The propriety of the utilization of the exclusion of evidence sanction allowed by Supreme Court Rule 415(g)(i) against an accused was considered by this court in People v. Rayford, 43 Ill. App.3d 283, 356 N.E.2d 1274. There we found it unnecessary to determine whether the use of an exclusion sanction against a defendant in a criminal case was unconstitutional on its face, but we did find that in that case its use to exclude an expert witness offered by the defense was excessive and an abuse of discretion which denied the defendant his right to present witnesses in his own defense. In so holding we stated:

"Sanctions are designed to accomplish the purpose of discovery; but it is clear that the imposition of sanctions should not encroach on a fair trial. (Department of Transportation v. Mainline Center, Inc., 38 Ill. App.3d 538, 347 N.E.2d 837.) The exclusion of evidence is a drastic measure; and the rule in civil cases limits its application to flagrant violations, where the uncooperative party demonstrates a `deliberate contumacious or unwarranted disregard of the court's authority.' * * * The reasons for restricting the use of the exclusion sanction to only the most extreme situations are even more compelling in the case of criminal defendants, where due process requires that a defendant be permitted to offer testimony of witnesses in his defense. (Washington v. Texas, 388 U.S. 14, 18 L.Ed.2d 1019, 87 S.Ct. 1920) `Few rights are more fundamental than that of an accused to present witnesses in his own defense.' (Chambers v. Mississippi, 410 U.S. 284, 302, 35 L.Ed.2d 297, 308, 93 S.Ct. 1038, 1045.)" 43 Ill. App.3d 283, 286-87.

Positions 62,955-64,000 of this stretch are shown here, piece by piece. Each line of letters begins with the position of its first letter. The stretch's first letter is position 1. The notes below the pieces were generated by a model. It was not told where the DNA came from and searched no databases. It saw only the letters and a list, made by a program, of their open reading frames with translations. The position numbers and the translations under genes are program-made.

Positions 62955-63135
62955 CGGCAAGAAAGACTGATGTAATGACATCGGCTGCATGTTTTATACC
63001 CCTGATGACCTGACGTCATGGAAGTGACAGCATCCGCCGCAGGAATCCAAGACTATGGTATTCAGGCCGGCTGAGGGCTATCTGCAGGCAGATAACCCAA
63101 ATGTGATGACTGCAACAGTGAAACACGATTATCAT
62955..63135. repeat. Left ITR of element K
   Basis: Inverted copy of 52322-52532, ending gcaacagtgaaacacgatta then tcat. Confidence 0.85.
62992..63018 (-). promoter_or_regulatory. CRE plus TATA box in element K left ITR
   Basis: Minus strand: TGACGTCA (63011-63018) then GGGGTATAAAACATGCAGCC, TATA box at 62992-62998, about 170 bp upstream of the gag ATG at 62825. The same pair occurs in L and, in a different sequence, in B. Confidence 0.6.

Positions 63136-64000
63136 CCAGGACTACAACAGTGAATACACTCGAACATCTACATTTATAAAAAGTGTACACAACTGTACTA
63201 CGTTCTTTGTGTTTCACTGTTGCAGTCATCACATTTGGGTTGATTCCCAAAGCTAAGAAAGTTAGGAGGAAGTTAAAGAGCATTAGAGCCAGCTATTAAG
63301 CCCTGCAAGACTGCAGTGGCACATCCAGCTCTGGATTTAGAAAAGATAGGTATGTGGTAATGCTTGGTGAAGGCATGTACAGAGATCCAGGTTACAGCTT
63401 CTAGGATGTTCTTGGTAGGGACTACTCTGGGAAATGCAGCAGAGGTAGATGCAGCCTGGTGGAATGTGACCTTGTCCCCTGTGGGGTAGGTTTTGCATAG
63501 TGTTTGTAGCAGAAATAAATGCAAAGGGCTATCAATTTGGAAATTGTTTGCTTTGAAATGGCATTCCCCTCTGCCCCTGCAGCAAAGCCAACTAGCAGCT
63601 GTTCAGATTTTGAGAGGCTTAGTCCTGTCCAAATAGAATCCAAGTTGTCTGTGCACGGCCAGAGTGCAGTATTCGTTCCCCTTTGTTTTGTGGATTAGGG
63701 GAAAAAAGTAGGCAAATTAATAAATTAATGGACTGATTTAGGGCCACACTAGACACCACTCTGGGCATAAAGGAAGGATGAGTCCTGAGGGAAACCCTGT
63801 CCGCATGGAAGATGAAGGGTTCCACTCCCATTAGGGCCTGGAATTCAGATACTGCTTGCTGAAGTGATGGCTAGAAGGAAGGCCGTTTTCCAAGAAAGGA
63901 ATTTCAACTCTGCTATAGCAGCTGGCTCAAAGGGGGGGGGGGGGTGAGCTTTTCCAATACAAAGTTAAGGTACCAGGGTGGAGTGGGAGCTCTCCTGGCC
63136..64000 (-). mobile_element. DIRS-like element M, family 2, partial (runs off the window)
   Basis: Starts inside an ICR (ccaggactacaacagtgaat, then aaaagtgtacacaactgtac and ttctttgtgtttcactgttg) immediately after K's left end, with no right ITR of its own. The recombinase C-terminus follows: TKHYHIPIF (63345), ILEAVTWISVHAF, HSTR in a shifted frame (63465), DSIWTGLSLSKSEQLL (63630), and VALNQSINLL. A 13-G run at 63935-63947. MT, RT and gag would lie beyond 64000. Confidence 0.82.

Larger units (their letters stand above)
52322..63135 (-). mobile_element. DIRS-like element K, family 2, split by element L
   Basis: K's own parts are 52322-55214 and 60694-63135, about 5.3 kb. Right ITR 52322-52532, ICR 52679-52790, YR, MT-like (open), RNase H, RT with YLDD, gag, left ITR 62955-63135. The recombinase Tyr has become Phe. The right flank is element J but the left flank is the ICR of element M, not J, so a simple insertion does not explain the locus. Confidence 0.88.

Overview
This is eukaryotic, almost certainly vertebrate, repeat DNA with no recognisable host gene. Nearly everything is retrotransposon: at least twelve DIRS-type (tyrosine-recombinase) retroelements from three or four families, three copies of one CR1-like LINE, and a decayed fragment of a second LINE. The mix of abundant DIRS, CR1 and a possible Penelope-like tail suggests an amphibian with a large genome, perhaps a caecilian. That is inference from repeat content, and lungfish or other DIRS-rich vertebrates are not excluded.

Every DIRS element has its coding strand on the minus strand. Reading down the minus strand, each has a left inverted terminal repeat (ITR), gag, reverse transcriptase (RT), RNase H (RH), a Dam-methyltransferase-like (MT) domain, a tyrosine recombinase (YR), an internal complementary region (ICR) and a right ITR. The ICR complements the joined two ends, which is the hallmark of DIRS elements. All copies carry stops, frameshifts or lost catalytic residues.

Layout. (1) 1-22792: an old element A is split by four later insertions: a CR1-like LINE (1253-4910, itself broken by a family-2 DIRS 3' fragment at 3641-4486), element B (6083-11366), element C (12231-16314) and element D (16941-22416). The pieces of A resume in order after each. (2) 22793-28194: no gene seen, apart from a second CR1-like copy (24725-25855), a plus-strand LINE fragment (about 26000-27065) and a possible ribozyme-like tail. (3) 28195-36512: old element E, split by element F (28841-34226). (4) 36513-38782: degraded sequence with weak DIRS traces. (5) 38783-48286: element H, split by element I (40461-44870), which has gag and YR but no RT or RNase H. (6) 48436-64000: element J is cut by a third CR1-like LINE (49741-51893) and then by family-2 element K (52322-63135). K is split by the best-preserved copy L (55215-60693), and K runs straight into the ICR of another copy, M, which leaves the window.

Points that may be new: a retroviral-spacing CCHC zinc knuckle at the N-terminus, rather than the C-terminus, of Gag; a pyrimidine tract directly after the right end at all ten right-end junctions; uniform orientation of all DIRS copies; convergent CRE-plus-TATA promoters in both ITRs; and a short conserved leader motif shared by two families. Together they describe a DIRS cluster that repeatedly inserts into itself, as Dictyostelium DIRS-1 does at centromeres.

• 1-3 In the instant case, since the trial court reversed the order imposing sanctions at the close of the State's evidence, we are only concerned with whether the denial of a continuance to then allow the defense the opportunity to obtain its witnesses was an abuse of discretion. As noted, the continuance was denied on the ground that the proposed defense testimony was not relevant or material. There is no doubt but that it is within the power and discretion of a trial court to exclude evidence offered by the defense in a criminal case on the basis of irrelevancy without infringing upon an accused's constitutional right to present a defense. (See Chambers v. Mississippi, 410 U.S. 284, 35 L.Ed.2d 297, 93 S.Ct. 1038; Washington v. Texas, 388 U.S. 14, 18 L.Ed.2d 1019, 87 S.Ct. 1920; People v. Gischer, 51 Ill. App.3d 847, 366 N.E.2d 521; People v. Lewis, 38 Ill. App.3d 995, 998, 349 N.E.2d 528, 531.) It is axiomatic that a motion for continuance is directed to the discretion of the court and the defendant challenging the denial of the motion must show that he was prejudiced at trial by its refusal. (People v. Banks, 19 Ill. App.3d 857, 312 N.E.2d 332; People v. Jennings, 132 Ill. App.2d 147, 267 N.E.2d 511, cert. denied, 405 U.S. 930, 30 L.Ed.2d 805, 92 S.Ct. 985.) Moreover, where the defendant has requested a continuance for the purpose of procuring witnesses, it is incumbent upon him to demonstrate the materiality of the evidence he expects to produce through the absent witnesses. (People v. Arndt, 50 Ill.2d 390, 280 N.E.2d 230; People v. DeMary, 37 Ill.2d 364, 227 N.E.2d 361; People v. Trimble, 345 ...